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Forest & Bird's three southeastern branches - Dunedin, South Otago and Southland - jointly confirmed official sightings of the threatened Tautuku forest gecko recently, following an intensive search conducted by Dunedin herpetologist Carey Knox and volunteers.
However, Mr Knox said he would not be revealing too much detail on the habits or habitats of the 16cm forest denizen, as a black market in purloined lizards was known to be targeting New Zealand geckos.
"Unfortunately, we know jewelled geckos are sought after by smugglers, so we're reluctant to put a target on the back of the Tautuku forest gecko as well.
"What I can tell you is they're very well camouflaged and spend their time moving between a wide range of habitats, which makes them pretty hard to spot. On more than one occasion during the past few years, I've spent several days in rainy bush looking for them without success, so to find them in relative abundance here is very exciting, and great news for the Tautuku Restoration Project."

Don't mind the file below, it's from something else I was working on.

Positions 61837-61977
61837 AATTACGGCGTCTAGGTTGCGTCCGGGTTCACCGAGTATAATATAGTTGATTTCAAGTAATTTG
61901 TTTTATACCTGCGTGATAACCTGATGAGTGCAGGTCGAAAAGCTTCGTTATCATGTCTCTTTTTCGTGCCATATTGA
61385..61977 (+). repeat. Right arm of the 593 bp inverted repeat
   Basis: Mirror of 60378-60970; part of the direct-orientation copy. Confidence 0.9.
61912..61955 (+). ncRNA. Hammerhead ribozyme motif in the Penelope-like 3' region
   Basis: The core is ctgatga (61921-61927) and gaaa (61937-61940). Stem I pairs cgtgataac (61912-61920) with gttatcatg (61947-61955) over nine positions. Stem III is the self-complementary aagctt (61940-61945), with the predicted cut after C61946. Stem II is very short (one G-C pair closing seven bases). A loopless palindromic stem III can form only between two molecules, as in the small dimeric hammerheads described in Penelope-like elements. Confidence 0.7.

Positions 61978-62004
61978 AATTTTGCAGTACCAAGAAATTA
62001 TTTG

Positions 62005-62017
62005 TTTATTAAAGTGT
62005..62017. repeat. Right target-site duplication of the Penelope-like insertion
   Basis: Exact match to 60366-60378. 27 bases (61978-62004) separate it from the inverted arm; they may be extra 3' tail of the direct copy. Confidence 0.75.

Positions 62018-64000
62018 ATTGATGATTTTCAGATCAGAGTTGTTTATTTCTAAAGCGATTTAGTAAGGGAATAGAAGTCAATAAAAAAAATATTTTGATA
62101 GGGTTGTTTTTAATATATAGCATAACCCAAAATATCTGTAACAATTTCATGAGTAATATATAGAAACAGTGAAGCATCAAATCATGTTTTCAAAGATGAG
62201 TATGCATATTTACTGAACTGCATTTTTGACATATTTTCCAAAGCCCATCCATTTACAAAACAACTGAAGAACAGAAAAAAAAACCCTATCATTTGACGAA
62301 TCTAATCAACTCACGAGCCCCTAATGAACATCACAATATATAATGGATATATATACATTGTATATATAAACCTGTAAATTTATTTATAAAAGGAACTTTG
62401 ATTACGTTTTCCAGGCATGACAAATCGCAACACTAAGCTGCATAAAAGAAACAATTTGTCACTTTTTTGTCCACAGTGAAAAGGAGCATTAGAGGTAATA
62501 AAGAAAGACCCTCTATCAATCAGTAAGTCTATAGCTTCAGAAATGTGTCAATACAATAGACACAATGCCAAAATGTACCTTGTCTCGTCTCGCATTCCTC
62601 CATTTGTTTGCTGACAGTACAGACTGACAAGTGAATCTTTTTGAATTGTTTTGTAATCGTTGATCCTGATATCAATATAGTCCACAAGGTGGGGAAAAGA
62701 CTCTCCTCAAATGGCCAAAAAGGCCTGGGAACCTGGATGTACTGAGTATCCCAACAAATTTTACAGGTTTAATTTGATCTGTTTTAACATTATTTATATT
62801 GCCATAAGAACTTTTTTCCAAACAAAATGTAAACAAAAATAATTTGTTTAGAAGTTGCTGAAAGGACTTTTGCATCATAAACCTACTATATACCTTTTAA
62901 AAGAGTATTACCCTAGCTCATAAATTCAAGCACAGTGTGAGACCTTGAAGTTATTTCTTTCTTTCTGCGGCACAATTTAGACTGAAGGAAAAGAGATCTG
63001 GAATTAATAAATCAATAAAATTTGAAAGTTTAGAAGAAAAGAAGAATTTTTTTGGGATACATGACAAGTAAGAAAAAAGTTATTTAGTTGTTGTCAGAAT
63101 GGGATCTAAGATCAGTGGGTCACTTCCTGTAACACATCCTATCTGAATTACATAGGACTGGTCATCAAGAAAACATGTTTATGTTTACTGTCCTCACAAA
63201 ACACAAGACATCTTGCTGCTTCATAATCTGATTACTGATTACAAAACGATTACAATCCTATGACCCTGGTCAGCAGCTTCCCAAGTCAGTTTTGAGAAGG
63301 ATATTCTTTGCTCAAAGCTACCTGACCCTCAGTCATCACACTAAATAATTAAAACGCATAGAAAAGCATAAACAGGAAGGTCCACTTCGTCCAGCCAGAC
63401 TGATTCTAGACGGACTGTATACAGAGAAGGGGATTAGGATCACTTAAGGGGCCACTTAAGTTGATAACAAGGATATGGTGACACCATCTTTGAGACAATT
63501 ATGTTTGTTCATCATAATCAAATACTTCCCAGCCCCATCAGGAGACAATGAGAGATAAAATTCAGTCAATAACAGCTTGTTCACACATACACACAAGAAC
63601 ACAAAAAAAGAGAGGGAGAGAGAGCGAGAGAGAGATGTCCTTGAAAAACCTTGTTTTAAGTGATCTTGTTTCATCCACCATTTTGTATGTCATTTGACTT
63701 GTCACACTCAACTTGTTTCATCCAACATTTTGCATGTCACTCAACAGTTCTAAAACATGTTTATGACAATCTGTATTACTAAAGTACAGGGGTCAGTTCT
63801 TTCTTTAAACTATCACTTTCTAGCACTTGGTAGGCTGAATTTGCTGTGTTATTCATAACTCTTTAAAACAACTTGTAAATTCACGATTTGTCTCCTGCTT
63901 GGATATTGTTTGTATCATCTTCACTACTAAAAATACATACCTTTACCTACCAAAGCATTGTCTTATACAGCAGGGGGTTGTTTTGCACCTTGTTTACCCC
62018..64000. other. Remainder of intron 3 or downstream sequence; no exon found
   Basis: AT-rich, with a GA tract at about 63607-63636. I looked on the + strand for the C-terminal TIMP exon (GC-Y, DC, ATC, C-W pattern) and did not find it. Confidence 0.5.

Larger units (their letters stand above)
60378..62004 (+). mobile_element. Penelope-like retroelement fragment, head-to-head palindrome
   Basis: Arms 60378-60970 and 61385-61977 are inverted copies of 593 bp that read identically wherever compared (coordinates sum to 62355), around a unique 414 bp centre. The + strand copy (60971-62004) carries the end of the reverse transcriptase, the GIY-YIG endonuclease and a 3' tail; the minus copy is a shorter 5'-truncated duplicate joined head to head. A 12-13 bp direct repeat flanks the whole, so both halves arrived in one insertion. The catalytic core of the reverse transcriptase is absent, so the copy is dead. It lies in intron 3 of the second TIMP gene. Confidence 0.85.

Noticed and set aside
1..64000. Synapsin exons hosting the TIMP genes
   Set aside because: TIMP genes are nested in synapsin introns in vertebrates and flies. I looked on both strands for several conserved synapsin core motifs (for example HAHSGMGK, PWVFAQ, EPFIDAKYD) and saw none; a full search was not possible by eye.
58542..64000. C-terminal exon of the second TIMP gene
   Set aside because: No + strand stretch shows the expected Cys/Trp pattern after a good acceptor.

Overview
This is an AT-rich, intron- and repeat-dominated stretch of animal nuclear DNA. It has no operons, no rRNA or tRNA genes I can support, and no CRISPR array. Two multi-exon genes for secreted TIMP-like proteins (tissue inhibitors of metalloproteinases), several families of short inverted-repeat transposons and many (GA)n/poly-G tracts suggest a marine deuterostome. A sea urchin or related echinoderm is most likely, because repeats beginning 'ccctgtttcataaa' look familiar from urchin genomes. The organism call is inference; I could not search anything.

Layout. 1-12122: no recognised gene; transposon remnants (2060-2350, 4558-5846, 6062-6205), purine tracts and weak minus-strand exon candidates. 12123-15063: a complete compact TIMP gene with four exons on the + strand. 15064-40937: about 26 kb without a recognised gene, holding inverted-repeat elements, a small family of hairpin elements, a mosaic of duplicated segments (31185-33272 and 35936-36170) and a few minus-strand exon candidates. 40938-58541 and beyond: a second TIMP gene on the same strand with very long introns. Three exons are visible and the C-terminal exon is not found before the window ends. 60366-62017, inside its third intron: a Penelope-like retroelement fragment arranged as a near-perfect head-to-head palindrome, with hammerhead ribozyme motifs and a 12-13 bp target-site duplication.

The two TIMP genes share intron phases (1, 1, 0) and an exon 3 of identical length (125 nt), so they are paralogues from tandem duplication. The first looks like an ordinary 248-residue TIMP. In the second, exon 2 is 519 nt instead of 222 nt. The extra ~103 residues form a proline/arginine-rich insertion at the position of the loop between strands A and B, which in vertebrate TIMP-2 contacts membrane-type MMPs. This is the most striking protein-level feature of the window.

The Forest & Bird-led project, overseen by manager Francesca Cunninghame, aims to study, conserve and restore biodiversity in the 6600ha Tautuku and Fleming Rivers basin in the eastern coastal Catlins.
Ms Cunninghame said the confirmed discovery of the geckos was thanks to the "hard work" of volunteers, who had been laying predator traps during the past several years.
At present, more than 500 traps are in place, creating protective lines totalling 35km.
"Although the focus of the project to date has been on birds, this shows the benefits of pest eradication for biodiversity as a whole. New Zealand's forests are as much a habitat for reptiles and other species as they are for birds."
She said the gecko discovery would only redouble collective conservation efforts in the mixed podocarp forests.